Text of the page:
For me it would mean instant hospital tank with heavy aeration with open ended air line(s) and slowly dropping the water temperature to 68°F. Treat with Furan II coupled with a tri-sulpha for the recommended duration and it can be repeated if no sign of improvement apparent at the end of that treatment. Dropping the temp is really important because it drastically slows up the spread of the nasty bacterial while the drugs do their work.
In conversation with Dan Underwood of seahorse source this week on Wine Wednesday with the Seahorse Whisperer, he recommended using Allimax direct on the applicable area. It is a stabilized form of allicin from garlic and he told me it works really fast in helping wounds to heal.
If you don't have instructions for Furan II scroll down to it on this form: http://forum.seahorse.org/index.php?act=attach&type=post&id=31949
 
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Paulie069

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It has developed what looks to be tail rot. Probably from the initial damage when you stepped on it's tail but nasty bacteria from the tank has gotten to it.
This can be from a combination of things, like water quality (which we cannot measure for this particular detail) seahorse individual immunity, seahorse stress level which affects immune system, water temperature and probably more things I can't think of right at the moment.
For me it would mean instant hospital tank with heavy aeration with open ended air line(s) and slowly dropping the water temperature to 68°F. Treat with Furan II coupled with a tri-sulpha for the recommended duration and it can be repeated if no sign of improvement apparent at the end of that treatment. Dropping the temp is really important because it drastically slows up the spread of the nasty bacterial while the drugs do their work.
In conversation with Dan Underwood of seahorse source this week on Wine Wednesday with the Seahorse Whisperer, he recommended using Allimax direct on the applicable area. It is a stabilized form of allicin from garlic and he told me it works really fast in helping wounds to heal.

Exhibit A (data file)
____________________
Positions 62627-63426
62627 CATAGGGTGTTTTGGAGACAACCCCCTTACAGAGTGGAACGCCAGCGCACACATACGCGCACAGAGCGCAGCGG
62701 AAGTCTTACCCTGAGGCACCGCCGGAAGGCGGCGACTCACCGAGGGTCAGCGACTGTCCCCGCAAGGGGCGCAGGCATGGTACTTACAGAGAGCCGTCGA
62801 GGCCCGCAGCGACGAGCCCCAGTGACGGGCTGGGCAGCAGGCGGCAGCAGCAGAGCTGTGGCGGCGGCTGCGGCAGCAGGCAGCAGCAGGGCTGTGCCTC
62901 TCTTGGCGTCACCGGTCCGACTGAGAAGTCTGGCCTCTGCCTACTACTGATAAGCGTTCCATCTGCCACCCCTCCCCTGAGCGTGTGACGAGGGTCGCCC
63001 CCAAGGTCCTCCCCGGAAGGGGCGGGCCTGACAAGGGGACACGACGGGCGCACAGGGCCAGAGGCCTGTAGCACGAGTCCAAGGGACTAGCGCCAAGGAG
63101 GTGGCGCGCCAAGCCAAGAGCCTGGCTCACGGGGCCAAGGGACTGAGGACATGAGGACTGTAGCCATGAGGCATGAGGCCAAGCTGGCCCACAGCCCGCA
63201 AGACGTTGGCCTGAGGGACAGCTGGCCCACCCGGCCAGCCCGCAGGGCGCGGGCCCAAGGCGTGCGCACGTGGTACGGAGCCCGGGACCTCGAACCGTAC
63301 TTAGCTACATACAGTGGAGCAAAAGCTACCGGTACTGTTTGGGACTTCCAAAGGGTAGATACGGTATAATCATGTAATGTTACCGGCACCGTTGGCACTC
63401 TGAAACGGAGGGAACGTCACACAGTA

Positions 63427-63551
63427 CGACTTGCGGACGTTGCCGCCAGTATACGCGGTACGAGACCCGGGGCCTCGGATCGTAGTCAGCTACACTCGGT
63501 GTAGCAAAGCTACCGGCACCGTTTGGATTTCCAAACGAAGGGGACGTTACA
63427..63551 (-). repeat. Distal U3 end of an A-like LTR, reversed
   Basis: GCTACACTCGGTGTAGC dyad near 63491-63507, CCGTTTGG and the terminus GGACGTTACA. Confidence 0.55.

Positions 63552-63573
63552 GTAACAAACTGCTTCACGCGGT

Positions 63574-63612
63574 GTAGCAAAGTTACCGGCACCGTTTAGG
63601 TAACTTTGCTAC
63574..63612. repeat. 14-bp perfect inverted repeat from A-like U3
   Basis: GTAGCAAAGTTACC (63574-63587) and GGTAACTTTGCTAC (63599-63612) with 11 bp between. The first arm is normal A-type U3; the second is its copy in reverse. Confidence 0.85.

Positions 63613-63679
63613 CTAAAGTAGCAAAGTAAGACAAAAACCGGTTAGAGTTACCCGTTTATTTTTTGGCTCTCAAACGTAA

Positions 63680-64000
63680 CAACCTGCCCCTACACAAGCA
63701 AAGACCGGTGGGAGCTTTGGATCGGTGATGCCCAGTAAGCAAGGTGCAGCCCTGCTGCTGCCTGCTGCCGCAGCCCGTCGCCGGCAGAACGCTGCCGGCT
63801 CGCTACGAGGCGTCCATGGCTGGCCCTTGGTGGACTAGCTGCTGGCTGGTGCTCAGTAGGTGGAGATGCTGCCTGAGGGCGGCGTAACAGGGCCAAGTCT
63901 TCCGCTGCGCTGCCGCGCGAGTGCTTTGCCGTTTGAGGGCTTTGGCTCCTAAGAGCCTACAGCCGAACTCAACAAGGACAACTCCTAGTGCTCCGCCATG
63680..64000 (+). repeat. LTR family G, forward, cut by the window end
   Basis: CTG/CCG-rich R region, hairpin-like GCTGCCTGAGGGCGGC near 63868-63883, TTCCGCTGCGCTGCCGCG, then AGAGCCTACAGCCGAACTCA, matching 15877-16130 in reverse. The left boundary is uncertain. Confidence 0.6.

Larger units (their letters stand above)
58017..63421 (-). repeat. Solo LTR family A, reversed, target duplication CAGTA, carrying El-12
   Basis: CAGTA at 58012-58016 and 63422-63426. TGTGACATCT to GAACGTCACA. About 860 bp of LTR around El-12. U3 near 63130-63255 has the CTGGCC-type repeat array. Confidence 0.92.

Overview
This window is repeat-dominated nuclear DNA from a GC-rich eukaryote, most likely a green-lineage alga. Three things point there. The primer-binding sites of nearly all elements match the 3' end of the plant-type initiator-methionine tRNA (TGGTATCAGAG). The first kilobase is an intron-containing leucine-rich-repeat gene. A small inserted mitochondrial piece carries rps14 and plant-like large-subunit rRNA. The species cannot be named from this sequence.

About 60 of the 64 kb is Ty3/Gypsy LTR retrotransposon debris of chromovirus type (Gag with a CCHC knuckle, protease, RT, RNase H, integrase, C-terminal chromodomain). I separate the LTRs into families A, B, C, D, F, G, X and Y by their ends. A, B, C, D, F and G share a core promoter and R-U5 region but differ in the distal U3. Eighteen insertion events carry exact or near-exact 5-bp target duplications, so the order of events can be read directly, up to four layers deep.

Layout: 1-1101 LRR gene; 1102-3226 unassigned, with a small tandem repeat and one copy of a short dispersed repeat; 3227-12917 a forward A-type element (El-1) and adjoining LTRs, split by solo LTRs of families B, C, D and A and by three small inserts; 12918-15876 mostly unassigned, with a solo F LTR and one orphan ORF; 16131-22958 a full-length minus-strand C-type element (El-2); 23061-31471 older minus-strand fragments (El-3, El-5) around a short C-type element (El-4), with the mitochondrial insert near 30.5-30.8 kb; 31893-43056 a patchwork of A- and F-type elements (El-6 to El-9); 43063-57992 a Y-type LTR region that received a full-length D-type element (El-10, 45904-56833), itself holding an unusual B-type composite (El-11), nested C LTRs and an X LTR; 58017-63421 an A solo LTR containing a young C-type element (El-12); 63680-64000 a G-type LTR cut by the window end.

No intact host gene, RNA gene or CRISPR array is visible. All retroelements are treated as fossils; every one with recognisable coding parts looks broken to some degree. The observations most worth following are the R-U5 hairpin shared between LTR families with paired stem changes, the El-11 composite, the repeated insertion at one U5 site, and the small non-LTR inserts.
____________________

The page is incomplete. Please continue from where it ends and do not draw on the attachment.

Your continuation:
If you don't have instructions for Furan II scroll down to it on this form: http://forum.seahorse.org/index.php?act=attach&type=post&id=31949
Ok thank u so much for advice I already keep my tank between 65 69 room temp never higher than 70 in summer I have all Erectus which like cooler water also all wild caught and All my water comes from 5 miles offshore. Nothing but beautiful ocean water no fake water. I know ur reputation and respect ur answer to my problem. I already moved him into 10 gal tank by himself and will be at pharmacy the minute it opens tomorrow morning. Again thank you and I will carefully read the link u sent me
 
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rayjay

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Unfortunately, no matter WHERE you gather your water from the ocean it doesn't guarantee you won't have problematic pathogens of some kind in your collection. That is why reputable commercial seahorse breeders like Dan Underwood of Seahorse Source take the time to treat the water as well as use progressively finer filters to filter out anything in the water, I believe down to .5 microns in Dan's case.
I reread your original post and discovered I missed a time element as you said the original tail wound was a year and a half ago. That means my original statement that this problem was due to the original damage would NOT be the case.
Often we NEVER find a true reason for something negatively happening to our seahorses but it still would pay to assess every aspect of your setup and procedures to try to find the reason as finding it may also save other seahorses from getting it.
Whichever treatment you use, if successful the seahorse will probably lose a bit more of it's tail.
I'll be waiting patiently for your updates and hope for the best for you.
 
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Paulie069

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Try dipping tail in melafix. Will help it heal.
Other options would be neomycin + triple sulfa for at least 14 days. Like neomycin sulfate, kanamycin sulfate is an aminoglycoside antibiotic and the two can be combined together and safely used with triple sulfa, so that is something you might consider.
Last option is Debride Medicated Ointment to the skinned area of the tail will help the seahorse to feel much better. The medicated ointment contains a topical anesthetic that will numb and soothe the affected areas, whereas the corticosteroids will reduce any swelling or inflammation on the seahorse. If you can't find Debride Medicated Ointment locally, then you could disinfect the skinned areas of the seahorse’s tail using a good topical antiseptic such as povidone iodine (brand name Betadine), which you can obtain over-the-counter at any drugstore or pharmacy.